Fun and games costing more as leisure costs rise

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Price of hobbies up by a third, says Jane Bradley

The cost of leisure activities has spiralled over the past year – putting financial pressure on the free time of cash-strapped families.

An investigation into the price of a range of leisure pursuits from buying a takeaway meal to gardening found the money needed to enjoy hobbies and interests has jumped by almost a third in the past decade, acc­ording to the Spare Time Spending report from Halifax.

Football fans have witnessed a 16 per cent rise in the cost of 
att­ending Premier League matches over the previous 12 months, and reaching a level three times higher than in 2003, while the cost of broadband – a necessity for activities such as online gaming – has shot up by 7 per cent since March last year.

The cost of train tickets has also jumped by well above 
inflation, rising by an average of 8 per cent, while a tank of fuel now costs an average of £97.93 – just 1 per cent higher than last year, but a 77 per cent increase on a decade earlier.

More than a third of the categ­ories of leisure activities surveyed shot up by more than inflation over the past 12 months.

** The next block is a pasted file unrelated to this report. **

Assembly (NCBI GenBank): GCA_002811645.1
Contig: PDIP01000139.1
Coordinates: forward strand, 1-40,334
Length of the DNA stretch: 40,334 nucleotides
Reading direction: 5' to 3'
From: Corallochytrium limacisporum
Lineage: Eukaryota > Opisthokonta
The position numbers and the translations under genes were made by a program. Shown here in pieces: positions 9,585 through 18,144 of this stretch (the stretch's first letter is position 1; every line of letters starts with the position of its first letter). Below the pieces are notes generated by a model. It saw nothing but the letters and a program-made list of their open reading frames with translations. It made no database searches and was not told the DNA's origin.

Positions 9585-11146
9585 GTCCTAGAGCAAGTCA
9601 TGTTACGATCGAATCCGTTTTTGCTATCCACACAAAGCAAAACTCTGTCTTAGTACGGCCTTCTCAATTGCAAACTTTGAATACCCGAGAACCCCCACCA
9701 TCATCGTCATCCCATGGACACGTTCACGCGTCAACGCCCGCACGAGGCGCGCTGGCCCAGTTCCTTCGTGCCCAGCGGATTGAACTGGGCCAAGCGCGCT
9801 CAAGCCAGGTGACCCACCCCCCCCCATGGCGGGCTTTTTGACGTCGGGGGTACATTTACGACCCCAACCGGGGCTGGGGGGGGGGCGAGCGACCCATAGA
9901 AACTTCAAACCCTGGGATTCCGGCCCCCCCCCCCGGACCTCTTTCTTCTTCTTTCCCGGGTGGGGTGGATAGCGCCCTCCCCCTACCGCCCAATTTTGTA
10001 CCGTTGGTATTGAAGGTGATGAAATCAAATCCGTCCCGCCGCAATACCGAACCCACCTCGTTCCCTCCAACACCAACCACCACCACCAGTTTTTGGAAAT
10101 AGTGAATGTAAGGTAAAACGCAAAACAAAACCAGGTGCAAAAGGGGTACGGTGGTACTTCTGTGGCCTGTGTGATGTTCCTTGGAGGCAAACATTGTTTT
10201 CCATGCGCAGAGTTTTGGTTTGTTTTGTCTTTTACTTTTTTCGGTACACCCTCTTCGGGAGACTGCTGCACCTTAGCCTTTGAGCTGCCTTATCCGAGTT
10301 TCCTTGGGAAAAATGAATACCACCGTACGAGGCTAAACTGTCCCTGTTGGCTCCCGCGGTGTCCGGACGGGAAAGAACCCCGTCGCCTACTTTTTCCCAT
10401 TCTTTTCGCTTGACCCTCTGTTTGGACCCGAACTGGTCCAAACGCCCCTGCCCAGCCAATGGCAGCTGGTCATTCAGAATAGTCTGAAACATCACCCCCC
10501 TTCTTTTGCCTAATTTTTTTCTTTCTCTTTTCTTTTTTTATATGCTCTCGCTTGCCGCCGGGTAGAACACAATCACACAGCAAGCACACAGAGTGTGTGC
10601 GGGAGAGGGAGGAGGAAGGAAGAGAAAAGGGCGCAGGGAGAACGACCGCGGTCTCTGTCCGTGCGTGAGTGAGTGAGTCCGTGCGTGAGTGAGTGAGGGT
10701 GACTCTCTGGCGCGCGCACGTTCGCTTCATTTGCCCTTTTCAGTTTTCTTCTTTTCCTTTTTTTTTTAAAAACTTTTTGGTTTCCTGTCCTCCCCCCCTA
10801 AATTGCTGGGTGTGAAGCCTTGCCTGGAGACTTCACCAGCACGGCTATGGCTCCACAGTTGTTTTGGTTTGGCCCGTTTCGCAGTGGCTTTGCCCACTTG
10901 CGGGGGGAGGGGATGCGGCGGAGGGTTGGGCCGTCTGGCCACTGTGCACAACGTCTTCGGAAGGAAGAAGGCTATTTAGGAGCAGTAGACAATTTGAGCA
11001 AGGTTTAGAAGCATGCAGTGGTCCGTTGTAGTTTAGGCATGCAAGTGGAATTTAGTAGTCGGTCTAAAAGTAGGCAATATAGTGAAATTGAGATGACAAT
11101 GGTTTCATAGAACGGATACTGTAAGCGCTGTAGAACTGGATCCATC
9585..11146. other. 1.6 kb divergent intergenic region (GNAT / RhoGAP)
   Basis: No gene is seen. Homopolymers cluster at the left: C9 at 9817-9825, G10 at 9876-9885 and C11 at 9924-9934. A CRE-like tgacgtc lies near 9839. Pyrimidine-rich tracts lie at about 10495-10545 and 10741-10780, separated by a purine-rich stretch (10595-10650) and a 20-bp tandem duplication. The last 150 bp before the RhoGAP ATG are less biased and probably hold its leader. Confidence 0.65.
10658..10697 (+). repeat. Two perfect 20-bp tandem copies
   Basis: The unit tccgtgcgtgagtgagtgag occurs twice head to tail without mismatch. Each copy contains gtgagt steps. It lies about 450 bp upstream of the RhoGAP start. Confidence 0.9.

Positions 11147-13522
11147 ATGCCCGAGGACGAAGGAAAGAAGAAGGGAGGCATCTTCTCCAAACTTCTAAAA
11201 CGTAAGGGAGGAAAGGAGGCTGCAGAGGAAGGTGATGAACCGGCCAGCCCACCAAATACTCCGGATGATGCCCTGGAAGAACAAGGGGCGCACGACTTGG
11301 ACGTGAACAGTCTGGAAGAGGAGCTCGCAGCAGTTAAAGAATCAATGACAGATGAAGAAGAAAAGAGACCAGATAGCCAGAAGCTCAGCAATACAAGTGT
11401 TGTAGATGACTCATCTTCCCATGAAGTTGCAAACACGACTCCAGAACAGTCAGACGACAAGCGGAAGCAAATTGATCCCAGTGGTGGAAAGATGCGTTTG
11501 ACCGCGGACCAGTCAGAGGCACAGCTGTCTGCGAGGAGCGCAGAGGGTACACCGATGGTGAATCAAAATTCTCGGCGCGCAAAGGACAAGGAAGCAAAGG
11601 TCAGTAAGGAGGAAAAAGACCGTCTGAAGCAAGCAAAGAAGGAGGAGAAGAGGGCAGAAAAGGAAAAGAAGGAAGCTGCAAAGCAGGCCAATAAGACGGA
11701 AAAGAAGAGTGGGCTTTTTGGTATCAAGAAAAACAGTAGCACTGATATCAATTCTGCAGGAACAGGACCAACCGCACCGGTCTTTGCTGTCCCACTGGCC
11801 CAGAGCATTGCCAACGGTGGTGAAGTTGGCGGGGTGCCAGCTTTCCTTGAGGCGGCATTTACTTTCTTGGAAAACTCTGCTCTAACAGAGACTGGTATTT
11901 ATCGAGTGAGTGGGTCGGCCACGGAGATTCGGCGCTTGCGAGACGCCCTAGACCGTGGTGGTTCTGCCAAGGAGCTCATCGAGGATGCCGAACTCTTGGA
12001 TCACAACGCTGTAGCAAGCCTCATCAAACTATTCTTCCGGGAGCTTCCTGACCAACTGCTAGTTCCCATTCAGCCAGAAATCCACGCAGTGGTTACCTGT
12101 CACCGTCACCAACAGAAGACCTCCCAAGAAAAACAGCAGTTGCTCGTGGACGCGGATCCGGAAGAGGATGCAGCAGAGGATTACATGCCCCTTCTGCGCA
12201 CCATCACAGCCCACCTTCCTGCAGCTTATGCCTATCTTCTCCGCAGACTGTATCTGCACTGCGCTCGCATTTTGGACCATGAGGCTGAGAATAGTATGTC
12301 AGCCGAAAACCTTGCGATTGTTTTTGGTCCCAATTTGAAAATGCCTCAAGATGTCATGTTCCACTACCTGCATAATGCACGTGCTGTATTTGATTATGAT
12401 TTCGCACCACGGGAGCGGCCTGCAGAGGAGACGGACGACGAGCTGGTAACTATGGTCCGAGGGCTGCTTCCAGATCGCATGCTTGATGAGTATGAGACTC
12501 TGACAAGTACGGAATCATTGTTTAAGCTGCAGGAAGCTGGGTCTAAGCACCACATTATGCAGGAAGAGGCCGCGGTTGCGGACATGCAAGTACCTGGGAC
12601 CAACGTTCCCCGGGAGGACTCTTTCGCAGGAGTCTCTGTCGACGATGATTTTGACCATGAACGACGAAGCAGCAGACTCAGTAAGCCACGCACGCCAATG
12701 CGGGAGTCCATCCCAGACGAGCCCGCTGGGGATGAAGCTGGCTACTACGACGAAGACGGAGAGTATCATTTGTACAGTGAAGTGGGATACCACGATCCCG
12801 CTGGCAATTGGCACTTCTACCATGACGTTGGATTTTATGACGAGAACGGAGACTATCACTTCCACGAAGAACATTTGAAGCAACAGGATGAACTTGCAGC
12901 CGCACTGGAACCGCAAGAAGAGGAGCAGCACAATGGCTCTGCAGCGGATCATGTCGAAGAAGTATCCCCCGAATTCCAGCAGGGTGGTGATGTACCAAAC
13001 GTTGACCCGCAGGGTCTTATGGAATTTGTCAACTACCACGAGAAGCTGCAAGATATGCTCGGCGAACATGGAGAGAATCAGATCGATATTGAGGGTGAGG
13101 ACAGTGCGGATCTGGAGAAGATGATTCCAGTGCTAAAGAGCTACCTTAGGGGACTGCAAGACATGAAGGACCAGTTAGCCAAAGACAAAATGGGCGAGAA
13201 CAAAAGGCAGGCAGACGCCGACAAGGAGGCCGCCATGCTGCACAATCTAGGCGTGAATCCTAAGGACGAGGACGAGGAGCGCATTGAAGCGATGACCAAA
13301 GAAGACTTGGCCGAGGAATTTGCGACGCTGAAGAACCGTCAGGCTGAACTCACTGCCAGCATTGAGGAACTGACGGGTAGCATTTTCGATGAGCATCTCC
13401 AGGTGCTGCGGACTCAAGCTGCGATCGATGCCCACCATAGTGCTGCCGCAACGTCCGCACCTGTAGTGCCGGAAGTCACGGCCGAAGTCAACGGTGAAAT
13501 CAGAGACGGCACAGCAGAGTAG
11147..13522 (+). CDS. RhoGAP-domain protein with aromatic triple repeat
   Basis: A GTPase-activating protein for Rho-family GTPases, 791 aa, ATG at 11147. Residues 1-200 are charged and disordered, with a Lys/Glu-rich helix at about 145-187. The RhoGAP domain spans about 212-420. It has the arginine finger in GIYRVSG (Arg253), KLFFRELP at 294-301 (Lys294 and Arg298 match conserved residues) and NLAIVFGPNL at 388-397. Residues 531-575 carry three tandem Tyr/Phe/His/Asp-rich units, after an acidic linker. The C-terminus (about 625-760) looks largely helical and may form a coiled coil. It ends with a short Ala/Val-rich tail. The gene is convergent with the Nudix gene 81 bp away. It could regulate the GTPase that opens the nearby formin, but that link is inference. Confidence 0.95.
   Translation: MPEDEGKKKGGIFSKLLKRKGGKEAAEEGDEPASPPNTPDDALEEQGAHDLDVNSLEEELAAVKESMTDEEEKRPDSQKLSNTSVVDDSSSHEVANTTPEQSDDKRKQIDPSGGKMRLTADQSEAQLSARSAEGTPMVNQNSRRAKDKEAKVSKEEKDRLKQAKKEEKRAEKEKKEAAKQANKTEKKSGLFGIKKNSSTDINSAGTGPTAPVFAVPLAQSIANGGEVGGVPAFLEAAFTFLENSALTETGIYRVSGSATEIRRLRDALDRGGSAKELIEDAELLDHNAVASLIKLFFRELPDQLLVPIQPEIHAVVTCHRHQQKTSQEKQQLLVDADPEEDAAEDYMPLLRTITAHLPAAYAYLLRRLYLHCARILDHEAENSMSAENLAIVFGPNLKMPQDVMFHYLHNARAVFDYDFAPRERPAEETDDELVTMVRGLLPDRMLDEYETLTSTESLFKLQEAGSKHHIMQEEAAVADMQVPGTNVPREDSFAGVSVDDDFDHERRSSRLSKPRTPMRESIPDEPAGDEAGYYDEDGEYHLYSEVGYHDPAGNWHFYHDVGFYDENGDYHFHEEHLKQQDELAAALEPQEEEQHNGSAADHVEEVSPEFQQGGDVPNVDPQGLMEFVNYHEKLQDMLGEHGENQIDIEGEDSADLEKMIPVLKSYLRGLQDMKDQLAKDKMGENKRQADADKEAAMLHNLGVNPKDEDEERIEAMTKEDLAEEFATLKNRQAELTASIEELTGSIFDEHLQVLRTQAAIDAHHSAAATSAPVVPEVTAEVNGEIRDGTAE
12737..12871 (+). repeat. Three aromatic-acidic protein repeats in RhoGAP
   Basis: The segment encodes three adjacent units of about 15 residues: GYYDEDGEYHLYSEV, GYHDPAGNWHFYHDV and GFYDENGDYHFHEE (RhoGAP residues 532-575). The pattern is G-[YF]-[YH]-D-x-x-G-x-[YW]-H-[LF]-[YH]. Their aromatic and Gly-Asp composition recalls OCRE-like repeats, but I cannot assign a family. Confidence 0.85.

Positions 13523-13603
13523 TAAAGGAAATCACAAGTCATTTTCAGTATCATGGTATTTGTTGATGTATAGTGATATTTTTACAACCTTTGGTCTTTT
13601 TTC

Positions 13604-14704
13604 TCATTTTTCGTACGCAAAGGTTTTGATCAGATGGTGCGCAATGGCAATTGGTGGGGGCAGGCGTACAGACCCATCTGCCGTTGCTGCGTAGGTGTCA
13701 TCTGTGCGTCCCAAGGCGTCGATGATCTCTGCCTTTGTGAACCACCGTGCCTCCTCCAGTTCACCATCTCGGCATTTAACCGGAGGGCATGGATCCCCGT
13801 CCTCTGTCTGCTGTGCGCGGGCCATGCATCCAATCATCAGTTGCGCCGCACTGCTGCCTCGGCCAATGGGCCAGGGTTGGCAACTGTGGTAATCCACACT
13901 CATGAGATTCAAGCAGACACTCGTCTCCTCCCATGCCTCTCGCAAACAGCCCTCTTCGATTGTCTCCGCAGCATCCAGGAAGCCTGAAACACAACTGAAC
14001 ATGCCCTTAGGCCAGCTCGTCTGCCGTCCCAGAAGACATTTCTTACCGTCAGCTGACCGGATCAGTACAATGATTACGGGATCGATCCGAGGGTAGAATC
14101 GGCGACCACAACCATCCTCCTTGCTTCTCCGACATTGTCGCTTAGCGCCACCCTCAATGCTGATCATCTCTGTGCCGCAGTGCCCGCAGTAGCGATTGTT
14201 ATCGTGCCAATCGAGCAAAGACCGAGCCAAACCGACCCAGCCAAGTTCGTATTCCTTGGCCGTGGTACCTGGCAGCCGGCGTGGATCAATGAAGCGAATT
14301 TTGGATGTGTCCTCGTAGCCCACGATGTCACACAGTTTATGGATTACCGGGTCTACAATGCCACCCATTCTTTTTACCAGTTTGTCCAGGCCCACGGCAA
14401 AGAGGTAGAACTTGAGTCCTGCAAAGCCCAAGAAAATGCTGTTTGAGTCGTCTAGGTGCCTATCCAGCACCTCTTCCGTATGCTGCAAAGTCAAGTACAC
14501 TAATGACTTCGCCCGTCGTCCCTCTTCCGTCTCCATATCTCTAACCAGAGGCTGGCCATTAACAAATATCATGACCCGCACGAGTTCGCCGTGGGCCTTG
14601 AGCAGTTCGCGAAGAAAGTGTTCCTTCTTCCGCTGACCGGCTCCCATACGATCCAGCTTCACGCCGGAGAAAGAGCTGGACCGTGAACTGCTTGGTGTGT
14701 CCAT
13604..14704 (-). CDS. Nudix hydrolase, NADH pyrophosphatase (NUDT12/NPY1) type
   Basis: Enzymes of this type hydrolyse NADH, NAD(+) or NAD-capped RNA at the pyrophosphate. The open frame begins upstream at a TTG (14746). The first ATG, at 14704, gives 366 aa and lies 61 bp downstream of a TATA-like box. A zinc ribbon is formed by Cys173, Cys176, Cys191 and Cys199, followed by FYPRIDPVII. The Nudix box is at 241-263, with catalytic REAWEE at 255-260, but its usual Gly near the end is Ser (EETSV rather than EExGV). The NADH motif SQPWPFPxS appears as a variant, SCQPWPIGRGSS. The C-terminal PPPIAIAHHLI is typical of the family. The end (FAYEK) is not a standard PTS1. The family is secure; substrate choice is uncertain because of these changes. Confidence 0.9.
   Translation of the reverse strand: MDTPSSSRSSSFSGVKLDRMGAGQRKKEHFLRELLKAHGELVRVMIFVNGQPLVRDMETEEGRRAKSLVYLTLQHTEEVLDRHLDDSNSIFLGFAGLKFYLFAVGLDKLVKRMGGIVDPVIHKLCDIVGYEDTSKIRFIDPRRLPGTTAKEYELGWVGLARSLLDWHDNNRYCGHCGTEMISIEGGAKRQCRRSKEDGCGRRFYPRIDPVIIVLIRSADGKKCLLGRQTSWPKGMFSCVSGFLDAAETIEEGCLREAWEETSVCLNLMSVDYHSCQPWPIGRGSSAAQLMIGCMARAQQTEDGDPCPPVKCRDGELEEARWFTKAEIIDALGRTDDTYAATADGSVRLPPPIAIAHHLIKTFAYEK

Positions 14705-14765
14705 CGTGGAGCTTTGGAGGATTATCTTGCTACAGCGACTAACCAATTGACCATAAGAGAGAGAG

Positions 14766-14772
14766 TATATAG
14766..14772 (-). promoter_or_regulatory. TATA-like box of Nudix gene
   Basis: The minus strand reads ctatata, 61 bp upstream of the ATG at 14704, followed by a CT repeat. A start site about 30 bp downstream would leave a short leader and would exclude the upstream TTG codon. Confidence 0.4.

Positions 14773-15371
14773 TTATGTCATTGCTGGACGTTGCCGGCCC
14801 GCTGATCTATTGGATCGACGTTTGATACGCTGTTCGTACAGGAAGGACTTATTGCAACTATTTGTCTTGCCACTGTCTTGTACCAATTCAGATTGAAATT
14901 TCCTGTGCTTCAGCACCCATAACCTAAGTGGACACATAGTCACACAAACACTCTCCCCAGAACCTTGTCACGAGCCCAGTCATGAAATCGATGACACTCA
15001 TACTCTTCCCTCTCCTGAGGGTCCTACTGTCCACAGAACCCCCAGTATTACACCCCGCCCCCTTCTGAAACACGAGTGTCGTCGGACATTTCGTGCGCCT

The amount charged for an average top flight football ticket has rocketed by more than eight times the cost of inflation – costing £85.85 for a typical two matches per month, while even the price of going camping rose by more than the Consumer Price Index level of 2.2 per cent – costing holidaymakers 3 per cent more than the same time last year.

Anthony Warrington, director of current accounts at Halifax, said: “Many families will be all too aware of the increasing costs of the activities they do to fill their spare time. The fact that these costs are continuing to rise, and some at a faster rate than inflation, will put even more pressure on households as they try to plan ahead for the May Bank Holidays and half term.”

However, booklovers found that indulging in their favourite pursuit saved them money compared to the same time last year, with the price of an eBook for devices such as the Kindle dropping by 18 per cent. The cost of an ordinary book also slumped – by 2 per cent.

Warrington added: “Even for those who are looking to do something for ‘free’, it will hard not to be impacted by rising fuel costs and, as average pay has
declined in real terms in recent years, it is likely that people will be unable to pursue some spare time activities simply because of the cost.”